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    ADHD Now, Dementia Later?

    Adults With ADHD Symptoms Have Tripled Risk of Dementia Later, Study Finds
    WebMD Health News
    Reviewed by Laura J. Martin, MD

    Jan. 20, 2011 -- Adults with symptoms of ADHD, or attention deficit hyperactivity disorder, are more than three times as likely as other adults to develop a form of dementia later in life, according to new research from Argentina.

    ''We found a higher risk of dementia with Lewy bodies in patients with preceding adult ADHD symptoms," write the researchers from Hospital Italiano Buenos Aires. The study is published in the European Journal of Neurology.

    Lewy body dementia (LBD) affects about 1.3 million people in the U.S., according to the Lewy Body Dementia Association. Lewy bodies is the name given to the abnormal protein deposits that disrupt the brain's normal functioning.

    The symptoms include cognitive impairment, like the more well-known dementia, Alzheimer's disease. However, in the Lewy body form, patients can also have visual hallucinations, fluctuation in cognition -- sometimes appearing fine, other times not -- and motor abnormalities similar to those in Parkinson's disease patients.

    But a U.S.-based expert cautions that the study found an association between ADHD symptoms and the dementia, not cause and effect. "It may be that both of these disorders are linked to some other risk factor that is common for both," says James B. Leverenz, MD, chair of the Lewy Body Dementia Association's scientific advisory council and professor of neurology and psychiatry and behavioral sciences at the University of Washington, Seattle. He reviewed the study for WebMD.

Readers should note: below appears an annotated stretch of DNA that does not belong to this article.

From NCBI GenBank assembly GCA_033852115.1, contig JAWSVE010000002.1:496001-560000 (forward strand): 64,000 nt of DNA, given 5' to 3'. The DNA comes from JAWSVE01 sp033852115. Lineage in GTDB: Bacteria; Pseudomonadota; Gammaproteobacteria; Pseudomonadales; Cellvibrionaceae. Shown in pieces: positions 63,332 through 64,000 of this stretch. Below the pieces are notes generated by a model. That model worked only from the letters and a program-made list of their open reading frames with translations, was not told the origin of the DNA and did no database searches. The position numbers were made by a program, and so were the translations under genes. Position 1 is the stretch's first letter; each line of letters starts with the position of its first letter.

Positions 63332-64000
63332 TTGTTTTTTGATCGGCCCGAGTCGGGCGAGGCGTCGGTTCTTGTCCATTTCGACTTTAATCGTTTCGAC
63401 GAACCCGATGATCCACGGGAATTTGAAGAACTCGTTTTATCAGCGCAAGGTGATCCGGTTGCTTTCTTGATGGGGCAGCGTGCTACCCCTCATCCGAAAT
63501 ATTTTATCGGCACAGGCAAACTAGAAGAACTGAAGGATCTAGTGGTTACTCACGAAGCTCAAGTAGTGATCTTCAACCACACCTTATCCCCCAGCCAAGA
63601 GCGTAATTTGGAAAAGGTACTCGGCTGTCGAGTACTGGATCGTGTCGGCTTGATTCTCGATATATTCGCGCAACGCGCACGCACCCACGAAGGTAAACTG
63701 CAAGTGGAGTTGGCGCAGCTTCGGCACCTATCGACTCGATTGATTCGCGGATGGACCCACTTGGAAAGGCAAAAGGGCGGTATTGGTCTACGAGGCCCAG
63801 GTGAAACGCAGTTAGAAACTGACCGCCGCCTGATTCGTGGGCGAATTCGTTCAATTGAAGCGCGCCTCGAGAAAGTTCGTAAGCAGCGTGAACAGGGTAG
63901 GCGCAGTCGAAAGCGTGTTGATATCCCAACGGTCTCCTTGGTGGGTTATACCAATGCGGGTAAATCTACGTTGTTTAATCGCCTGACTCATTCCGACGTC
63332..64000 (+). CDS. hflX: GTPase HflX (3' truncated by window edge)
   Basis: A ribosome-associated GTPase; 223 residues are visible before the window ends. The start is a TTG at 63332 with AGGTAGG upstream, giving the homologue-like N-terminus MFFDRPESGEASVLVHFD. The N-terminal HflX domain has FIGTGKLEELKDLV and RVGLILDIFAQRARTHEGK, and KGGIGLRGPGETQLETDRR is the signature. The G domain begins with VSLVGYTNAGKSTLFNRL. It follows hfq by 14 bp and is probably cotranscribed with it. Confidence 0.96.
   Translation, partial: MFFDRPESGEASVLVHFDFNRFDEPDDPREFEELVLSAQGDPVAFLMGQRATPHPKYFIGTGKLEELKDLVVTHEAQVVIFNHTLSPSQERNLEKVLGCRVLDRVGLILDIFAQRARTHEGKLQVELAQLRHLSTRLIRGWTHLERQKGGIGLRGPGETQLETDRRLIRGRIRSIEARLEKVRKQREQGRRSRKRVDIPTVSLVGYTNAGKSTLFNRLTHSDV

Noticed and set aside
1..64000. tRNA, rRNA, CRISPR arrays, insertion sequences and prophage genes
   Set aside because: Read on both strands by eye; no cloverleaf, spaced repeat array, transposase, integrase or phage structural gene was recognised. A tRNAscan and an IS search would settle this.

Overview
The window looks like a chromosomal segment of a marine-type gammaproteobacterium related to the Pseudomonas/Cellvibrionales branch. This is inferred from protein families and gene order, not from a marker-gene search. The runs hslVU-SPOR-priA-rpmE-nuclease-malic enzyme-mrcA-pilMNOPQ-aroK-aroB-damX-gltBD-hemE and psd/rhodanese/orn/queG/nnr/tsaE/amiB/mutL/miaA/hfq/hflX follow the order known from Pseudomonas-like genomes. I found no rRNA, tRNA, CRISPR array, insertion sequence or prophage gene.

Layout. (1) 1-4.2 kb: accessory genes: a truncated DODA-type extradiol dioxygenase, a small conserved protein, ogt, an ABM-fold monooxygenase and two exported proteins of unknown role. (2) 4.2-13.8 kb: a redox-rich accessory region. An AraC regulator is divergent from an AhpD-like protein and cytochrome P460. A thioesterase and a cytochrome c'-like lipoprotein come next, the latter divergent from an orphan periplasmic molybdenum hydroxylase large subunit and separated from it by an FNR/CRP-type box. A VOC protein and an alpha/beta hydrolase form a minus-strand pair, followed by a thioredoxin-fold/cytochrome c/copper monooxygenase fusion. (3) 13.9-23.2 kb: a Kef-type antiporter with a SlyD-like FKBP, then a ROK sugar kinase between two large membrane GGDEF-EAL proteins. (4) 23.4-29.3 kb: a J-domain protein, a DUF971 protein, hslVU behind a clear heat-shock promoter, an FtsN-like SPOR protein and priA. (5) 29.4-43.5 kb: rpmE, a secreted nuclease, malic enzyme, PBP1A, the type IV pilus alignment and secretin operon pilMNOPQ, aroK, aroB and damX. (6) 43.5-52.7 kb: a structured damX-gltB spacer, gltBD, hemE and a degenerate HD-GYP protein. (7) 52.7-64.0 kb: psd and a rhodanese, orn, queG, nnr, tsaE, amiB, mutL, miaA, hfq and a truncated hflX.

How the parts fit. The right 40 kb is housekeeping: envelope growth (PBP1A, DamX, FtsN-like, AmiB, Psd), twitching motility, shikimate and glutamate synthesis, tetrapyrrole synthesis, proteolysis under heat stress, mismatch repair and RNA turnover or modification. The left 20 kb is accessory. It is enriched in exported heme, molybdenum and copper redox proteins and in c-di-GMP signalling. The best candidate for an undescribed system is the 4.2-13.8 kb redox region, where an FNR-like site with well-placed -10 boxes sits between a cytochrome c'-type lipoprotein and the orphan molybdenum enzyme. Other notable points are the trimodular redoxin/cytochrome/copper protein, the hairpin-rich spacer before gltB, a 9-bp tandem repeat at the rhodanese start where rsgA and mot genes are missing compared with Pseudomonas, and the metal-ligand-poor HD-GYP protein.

ADHD and Dementia: The Study

    Led by Angel Golimstok at the Hospital Italiano Buenos Aires, researchers evaluated 360 patients with dementia -- 109 had LBD and 251 had Alzheimer's -- comparing them with 149 healthy people matched by sex, education, and age.

    Then they looked at how often ADHD symptoms had been reported earlier. In patients who were too impaired to answer, they got information from an informant who had known the patient for at least 10 years and had information from a close relative who knew the patient in childhood. The researchers say that since this method has not been validated, they refer to the patients as having ADHD symptoms, rather than being diagnosed with ADHD.

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